Health Myths Busted

Finding the truth about what food you and your family should be eating can be tricky, so we’ve asked the experts to set the record straight. 

healthy food

Myth: Vegetarian = Good

It’s true that studies suggest vegetarians are less likely to suffer from heart disease and cancer but as dietician Sian Porter says 'it’s possible to be vegetarian and still eat badly. Ensure your diet has a range of proteins, with a variety of beans, pulses and dark greens to your boost iron'.

Myth: Avoid Eggs

‘When it was discovered that cholesterol raised the risk of heart disease, we thought that eating foods high in cholesterol would increase the levels of it in our bodies, so it was suggested that people limit their intake of eggs,’ says Bridget Benelam from the British Nutrition Foundation.

‘Over the years, though, science has disproved this.’ In fact a study by the University of Surrey found that people who eat two eggs a day as part of a 12-week calorie-controlled diet actually saw their cholesterol levels fall. If you like eggs, eat them.

Myth: Fat Make You Fat  

Ounce for ounce, fat has more calories than any other nutrient, so it has long been shunned by dieters. But we just need to know which fats to eat. ‘Fat doesn’t need to be completely excluded from any diet, but it is important to control the portion sizes of fats and high-fat foods if trying to lose weight as they are so caloriedense,’ says Bridget.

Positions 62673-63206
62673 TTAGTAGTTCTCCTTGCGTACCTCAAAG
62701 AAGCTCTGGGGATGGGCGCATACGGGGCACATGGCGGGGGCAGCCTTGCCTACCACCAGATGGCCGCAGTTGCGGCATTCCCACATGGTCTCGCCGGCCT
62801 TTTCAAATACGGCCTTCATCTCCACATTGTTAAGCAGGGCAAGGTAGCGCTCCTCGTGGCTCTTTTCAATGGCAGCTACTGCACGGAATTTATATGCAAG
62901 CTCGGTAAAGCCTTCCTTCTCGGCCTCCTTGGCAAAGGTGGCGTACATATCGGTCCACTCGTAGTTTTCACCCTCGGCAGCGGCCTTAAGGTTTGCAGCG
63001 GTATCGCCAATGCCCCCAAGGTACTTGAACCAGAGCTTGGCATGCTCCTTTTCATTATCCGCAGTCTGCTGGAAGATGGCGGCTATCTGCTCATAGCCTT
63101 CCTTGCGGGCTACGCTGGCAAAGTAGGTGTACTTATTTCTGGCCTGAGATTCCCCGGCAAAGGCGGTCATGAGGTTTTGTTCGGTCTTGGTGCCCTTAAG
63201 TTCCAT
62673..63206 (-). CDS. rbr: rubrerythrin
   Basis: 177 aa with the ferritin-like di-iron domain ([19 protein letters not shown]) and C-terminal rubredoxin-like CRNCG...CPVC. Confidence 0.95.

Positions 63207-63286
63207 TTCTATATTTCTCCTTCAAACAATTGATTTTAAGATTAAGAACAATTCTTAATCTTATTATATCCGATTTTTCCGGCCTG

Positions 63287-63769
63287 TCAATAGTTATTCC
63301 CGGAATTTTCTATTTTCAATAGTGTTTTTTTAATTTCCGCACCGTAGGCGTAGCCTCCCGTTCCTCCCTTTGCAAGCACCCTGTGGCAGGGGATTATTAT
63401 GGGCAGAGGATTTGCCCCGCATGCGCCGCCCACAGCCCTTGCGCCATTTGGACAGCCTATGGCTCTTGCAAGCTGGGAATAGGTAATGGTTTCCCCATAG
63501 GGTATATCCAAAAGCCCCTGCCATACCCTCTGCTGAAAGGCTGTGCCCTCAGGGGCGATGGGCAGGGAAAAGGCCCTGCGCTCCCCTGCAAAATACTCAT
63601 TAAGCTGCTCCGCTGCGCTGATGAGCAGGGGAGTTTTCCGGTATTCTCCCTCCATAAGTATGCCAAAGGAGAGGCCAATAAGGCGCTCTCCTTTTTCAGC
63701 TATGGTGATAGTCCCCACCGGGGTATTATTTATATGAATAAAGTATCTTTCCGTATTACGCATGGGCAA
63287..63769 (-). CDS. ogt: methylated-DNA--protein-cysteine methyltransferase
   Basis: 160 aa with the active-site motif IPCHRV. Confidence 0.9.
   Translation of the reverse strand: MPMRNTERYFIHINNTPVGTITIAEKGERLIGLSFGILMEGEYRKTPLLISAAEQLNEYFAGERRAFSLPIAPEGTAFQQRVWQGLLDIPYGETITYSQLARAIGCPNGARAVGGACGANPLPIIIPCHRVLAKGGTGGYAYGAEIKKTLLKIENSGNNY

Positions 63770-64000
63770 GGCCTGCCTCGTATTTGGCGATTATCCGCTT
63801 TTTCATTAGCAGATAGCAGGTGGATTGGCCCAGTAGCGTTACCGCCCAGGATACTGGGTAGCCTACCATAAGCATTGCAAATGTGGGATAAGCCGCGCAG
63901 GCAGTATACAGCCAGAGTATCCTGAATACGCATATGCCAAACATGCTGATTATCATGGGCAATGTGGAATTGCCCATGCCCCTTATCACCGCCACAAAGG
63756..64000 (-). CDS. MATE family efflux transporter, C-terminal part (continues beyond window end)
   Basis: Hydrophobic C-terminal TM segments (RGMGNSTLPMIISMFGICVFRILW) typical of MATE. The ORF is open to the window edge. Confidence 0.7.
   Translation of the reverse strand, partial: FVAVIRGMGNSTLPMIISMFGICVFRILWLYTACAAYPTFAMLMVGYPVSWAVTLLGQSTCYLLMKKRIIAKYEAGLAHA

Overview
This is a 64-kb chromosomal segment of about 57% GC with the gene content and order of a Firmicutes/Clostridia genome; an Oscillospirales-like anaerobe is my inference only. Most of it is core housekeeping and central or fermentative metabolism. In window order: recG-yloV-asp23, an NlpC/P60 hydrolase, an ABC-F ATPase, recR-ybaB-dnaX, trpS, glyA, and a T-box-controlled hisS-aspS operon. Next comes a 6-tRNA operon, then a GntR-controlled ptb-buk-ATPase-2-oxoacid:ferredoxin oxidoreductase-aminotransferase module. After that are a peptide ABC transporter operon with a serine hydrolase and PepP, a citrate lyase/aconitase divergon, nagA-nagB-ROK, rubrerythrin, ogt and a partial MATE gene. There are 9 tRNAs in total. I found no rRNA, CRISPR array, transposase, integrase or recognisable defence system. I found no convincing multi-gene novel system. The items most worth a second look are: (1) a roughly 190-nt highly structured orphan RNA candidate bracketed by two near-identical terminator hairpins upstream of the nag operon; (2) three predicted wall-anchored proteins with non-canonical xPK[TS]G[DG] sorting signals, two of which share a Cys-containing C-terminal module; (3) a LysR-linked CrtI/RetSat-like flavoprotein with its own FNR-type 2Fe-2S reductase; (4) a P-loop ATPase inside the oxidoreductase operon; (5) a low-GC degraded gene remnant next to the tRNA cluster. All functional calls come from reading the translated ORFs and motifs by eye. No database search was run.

Try to eat sources of unsaturated fat, which don’t raise cholesterol – such as oily fish, avocados and nuts – and keep portions small.

Myth: Fresh Juice Beats Fruit 

Juices and smoothies are seen as a good way to get a lot of nutrients in one go and kids love them. ‘But when you juice a fruit, you remove the fibre – and most of us only get about half the fibre we need each day as it is,’ says Bridget. ‘Juices also have a lot of free sugars, which are high in calories.’

But you don’t need to ban juice – just stick to the recommended daily intake of one 150ml glass. Get the rest of your nutrients from whole fruit and veg.

Myth: Raw is Best

‘The theory of raw eating is that cooking destroys enzymes and nutrients in food – but in fact, some foods actually release more nutrients when they are cooked,’ says Sian.

For instance, roasting tomatoes for 30 minutes increases the amount of the antioxidant lycopene that is released. ‘Eat a good mix of cooked and raw foods,’ says Sian.

Myth: Eat Organic and You'll Lose Weight 

Don’t fall into the trap of thinking anything marked ‘organic’ has fewer calories than non-organic food. The science on this  is simple: ‘If you consume more calories than your body needs  in a day, you will gain weight,’ says Sian

Myth: Gluten is Bad For You 

‘This is a common belief among health bloggers but, for most people, there’s no evidence gluten does harm,’ says Sian. So why do so many people say they feel better when they stop eating it? It might be down to other changes in their diet: they often eat more veg and adopt a more varied diet.

‘I tell clients to try switching up their carbs before they ban gluten,’ says Sian. ‘Try oats for breakfast, have a sandwich for lunch then quinoa or rice for dinner'.